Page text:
TAHLEQUAH -- Cherokee Nation officials plan to infuse $40 million worth of federal funding into education to help students "stay on track" during the COVID-19 pandemic.
The Respond, Recover and Rebuild Education Initiative, announced July 2, features technology grants and stipends, along with expanded clothing vouchers.
"The COVID-19 pandemic has hit students and schools hard in lots of ways," Principal Chief Chuck Hoskin Jr. said. "The very nature of education, how it's safety delivered in the midst of the biggest public health crisis in generations, has changed dramatically. Distance learning has taken on an even greater importance. Technology is also needed to keep students and teachers safe as the virus continues to spread in our communities."
Because of the pandemic, students at CN schools and across the state spent the final months of their 2019-20 school year distance learning. Under the Respond, Recover and Rebuild Education Initiative, Cherokee students age 5-18, "regardless of income and regardless of where they live," Hoskin said, will be offered a $400 education technology stipend.
"Most of our programs, of course, are limited to within Cherokee Nation's 14-county borders," he said. "But our At-Large Council members often remind us that in a health crisis that impacts the whole country, we should look for ways to help people both inside the Cherokee Nation and outside the Cherokee Nation."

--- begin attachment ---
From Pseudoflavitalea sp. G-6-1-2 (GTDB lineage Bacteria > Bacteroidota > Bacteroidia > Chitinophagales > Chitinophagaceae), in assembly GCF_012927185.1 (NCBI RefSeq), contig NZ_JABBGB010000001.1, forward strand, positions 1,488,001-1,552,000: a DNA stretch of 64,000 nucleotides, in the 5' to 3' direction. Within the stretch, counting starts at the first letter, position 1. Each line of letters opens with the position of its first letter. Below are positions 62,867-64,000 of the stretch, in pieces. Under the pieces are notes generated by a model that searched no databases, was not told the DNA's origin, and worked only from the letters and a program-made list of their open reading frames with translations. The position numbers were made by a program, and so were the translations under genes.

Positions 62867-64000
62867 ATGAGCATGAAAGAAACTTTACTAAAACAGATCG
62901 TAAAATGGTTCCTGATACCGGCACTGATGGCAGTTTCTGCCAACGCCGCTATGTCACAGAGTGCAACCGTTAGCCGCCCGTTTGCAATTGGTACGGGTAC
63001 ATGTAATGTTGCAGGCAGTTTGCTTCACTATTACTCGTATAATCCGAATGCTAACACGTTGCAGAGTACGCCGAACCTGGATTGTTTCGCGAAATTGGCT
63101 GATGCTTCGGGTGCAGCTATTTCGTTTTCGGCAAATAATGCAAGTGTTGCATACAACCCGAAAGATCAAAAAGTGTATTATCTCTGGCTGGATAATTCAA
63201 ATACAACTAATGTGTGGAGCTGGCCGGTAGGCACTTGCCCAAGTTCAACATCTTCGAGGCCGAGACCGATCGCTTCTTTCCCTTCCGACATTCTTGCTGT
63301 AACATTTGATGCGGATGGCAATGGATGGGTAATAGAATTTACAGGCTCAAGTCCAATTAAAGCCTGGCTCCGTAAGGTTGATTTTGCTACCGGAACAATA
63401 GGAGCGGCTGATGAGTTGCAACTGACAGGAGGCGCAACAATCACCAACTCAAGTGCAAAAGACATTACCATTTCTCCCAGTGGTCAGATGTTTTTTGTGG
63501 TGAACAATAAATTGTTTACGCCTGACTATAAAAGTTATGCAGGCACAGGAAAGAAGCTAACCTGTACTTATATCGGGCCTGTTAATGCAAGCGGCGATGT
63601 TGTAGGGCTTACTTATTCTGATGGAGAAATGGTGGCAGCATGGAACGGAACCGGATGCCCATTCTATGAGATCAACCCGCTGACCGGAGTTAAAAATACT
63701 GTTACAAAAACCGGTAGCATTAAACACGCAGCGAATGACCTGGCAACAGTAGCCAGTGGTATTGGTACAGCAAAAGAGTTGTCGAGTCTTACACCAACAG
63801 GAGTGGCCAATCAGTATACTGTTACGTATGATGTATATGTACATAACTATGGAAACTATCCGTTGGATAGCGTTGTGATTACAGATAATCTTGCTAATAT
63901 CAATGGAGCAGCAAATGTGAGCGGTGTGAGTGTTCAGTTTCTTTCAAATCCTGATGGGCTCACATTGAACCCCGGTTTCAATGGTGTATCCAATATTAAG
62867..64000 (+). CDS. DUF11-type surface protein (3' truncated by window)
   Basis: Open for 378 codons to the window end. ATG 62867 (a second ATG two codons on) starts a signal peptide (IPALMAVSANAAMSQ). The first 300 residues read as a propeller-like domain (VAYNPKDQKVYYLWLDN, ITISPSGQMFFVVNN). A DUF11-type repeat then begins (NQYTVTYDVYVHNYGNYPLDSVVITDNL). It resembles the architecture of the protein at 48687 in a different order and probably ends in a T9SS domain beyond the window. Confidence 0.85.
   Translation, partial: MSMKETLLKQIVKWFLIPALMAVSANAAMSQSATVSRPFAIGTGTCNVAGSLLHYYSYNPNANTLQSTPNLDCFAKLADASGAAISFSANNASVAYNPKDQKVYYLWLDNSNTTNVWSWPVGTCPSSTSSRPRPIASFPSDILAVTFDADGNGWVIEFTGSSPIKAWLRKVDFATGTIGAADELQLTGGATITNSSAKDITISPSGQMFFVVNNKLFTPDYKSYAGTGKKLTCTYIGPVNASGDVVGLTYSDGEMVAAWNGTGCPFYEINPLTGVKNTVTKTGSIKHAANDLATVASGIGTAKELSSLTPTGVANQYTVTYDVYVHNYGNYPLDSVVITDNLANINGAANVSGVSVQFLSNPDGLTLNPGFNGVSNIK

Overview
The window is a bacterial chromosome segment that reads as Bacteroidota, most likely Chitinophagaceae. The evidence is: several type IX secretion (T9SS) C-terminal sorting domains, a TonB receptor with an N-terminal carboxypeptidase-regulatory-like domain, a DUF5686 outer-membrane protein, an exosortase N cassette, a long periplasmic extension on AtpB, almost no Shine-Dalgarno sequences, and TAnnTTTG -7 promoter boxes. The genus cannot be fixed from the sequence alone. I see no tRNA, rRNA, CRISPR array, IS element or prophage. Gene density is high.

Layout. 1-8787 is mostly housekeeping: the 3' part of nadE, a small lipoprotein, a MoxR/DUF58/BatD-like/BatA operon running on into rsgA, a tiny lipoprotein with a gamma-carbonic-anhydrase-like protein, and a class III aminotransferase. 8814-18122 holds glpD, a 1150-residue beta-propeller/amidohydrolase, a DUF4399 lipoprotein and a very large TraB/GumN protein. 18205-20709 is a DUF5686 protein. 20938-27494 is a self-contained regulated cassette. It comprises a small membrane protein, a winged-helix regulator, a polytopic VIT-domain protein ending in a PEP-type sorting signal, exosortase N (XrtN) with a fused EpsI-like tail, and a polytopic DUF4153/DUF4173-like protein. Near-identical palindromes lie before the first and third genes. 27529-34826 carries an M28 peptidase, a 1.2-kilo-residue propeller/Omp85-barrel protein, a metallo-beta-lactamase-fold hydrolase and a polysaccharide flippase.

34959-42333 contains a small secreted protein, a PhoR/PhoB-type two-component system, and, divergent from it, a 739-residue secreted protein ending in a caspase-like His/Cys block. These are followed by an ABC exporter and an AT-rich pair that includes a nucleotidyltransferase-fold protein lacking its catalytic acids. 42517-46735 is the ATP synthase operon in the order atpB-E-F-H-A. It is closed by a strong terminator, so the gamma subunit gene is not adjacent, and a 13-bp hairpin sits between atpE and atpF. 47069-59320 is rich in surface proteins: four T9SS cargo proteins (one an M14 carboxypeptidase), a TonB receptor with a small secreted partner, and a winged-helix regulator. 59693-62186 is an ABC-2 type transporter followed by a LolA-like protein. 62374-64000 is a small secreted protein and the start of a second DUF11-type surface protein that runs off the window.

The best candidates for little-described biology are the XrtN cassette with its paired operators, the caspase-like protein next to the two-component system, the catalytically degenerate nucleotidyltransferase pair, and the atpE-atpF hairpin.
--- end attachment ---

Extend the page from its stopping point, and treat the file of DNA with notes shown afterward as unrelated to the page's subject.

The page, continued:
Those funds may be used for Wi-Fi, specialized software required for distance learning or related items.
The 5,000-plus recipients of the CN's fall 2020 scholarship will receive an additional $750 grant for technology-related expenses while attending college during the pandemic.
"Year in and year out, we invest in Cherokees both here at home and at large to get their college degrees," Hoskin said. "These funds will help them to stay on track during this difficult time."
The 107 public school districts across the CN jurisdiction will receive $10,000 grants for education technology, health and safety projects and other related needs.
"When public schools are strong, communities are strong," Hoskin said. "We will also stand ready with funds totaling more than $1 million to assist the neediest schools across the Cherokee Nation. We'll also hire some student advocates to identify learning obstacles related to truancy, such as technology barriers."
Also part of the plan are expanded vouchers for school clothing and winter coats.
"For years we've helped low-income public schools across Cherokee Nation with a $150 voucher for school clothes and winter coats," Hoskin said. "This year, for families that have been impacted by COVID-19, we'll double the amount for low-income students to $300, and for the first time ever, offer a $150 voucher to students across the Cherokee Nation without regard to income and without regard to type of schooling."
All efforts are "thanks to our successful fight for federal funding" and the Tribal Council, Hoskin said. The CN's larger Respond, Recover and Rebuild plan utilizes several hundred million dollars worth of federal CARES Act funding earmarked for tribal governments.
Hoskin said additional information would be available soon via the CN's Facebook page and�cherokee.org.